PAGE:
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Were you at mass this weekend? If so, you walked into the gathering space, if you came in that way, and saw an eye-popping array of visuals. Photos and a poster on the “St. Edward” wall, an amazing Steinway piano, and an image of what our new church may look like, if we do that route, projected onto the wall.

It was quite spectacular. Personally, I enjoyed hearing people guessing what church the windows might have come from. As many parishioners grew up in other parishes, their own roots go back to so many places in the diocese. To see the elements of their old parish and to think it might end up here, has the potential to be very powerful.

Fr. Pat’s talk reminded us all of the power of the Catholic imagination, the impact of Catholic sensibility, and how that impacts us as God’s people.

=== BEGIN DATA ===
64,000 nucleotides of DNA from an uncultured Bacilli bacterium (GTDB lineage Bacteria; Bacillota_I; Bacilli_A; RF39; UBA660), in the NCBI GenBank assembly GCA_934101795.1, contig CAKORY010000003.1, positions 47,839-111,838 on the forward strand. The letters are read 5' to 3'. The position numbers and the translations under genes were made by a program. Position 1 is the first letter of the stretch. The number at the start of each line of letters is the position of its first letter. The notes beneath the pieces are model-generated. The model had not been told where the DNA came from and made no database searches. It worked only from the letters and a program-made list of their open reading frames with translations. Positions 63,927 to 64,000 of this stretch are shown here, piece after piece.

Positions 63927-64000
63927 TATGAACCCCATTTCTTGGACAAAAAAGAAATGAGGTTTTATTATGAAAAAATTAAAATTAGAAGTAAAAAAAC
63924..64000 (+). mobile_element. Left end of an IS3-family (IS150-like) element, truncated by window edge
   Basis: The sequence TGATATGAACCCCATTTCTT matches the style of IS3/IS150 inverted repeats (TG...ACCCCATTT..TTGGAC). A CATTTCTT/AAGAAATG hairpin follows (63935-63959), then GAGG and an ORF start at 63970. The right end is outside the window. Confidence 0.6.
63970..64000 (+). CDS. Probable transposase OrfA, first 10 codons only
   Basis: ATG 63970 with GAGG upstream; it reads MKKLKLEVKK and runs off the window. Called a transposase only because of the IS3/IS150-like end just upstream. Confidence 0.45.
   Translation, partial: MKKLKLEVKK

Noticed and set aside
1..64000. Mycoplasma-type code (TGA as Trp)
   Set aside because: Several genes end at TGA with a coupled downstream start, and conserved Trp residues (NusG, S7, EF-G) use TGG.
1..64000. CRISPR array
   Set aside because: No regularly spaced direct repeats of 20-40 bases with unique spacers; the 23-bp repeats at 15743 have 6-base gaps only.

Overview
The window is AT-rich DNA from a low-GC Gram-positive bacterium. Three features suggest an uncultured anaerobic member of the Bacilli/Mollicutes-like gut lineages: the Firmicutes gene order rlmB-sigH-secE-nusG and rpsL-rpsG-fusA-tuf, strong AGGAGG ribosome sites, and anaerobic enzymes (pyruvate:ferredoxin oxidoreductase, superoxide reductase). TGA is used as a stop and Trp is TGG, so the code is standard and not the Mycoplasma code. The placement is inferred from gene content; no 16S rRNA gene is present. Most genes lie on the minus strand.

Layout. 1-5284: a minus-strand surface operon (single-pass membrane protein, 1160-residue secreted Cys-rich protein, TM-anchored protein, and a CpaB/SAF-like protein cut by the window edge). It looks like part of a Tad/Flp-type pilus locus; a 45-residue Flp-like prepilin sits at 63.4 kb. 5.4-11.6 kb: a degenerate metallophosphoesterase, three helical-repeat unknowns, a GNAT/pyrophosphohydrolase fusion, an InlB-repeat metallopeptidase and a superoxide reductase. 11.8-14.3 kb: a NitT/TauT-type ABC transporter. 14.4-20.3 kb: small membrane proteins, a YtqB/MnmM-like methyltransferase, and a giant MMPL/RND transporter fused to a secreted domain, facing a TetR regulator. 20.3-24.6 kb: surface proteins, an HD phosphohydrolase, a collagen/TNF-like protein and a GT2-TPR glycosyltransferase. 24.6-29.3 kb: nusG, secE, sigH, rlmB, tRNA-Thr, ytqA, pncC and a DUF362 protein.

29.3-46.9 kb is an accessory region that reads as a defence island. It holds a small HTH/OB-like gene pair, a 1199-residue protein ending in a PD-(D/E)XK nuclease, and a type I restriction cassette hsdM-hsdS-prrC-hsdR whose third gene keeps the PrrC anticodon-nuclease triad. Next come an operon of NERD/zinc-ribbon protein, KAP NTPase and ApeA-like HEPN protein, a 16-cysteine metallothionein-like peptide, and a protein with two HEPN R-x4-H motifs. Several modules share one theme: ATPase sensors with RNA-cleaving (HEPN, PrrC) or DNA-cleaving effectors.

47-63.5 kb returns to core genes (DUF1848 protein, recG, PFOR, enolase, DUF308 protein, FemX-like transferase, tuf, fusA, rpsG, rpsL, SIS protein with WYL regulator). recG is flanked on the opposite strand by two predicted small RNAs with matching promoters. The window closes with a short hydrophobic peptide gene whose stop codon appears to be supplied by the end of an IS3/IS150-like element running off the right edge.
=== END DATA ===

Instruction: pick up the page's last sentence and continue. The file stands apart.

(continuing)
As Catholics we encounter God not simply “out there” or “up there” but in a more immanent way – something like (my words, not Fr. Pat’s) the Ignatian way of seeing God in all things.

If you grew up Catholic, what do you remember about your church as a kid? I know that I loved the stained glass windows. The bright colors, the pictures of the saints and the stories I learned about them. And I really loved the images of the Nativity or of the Virgin Mary, whom I loved.

There was the smell of the wood of the pews and the scent of Murphy’s Oil Soap, which must have been used to clean those pews. And the smell of incense was always present.

All of these things, the way that all of our senses are engaged, does not make us better – but it does make us different. It is in these things that we find possibility and transformation. What possibility exists without imagination?

Add to that – buildings and architecture speak. And from that too comes possibility.

Who are we as God’s people? And where are we going? That is what we are all praying about now!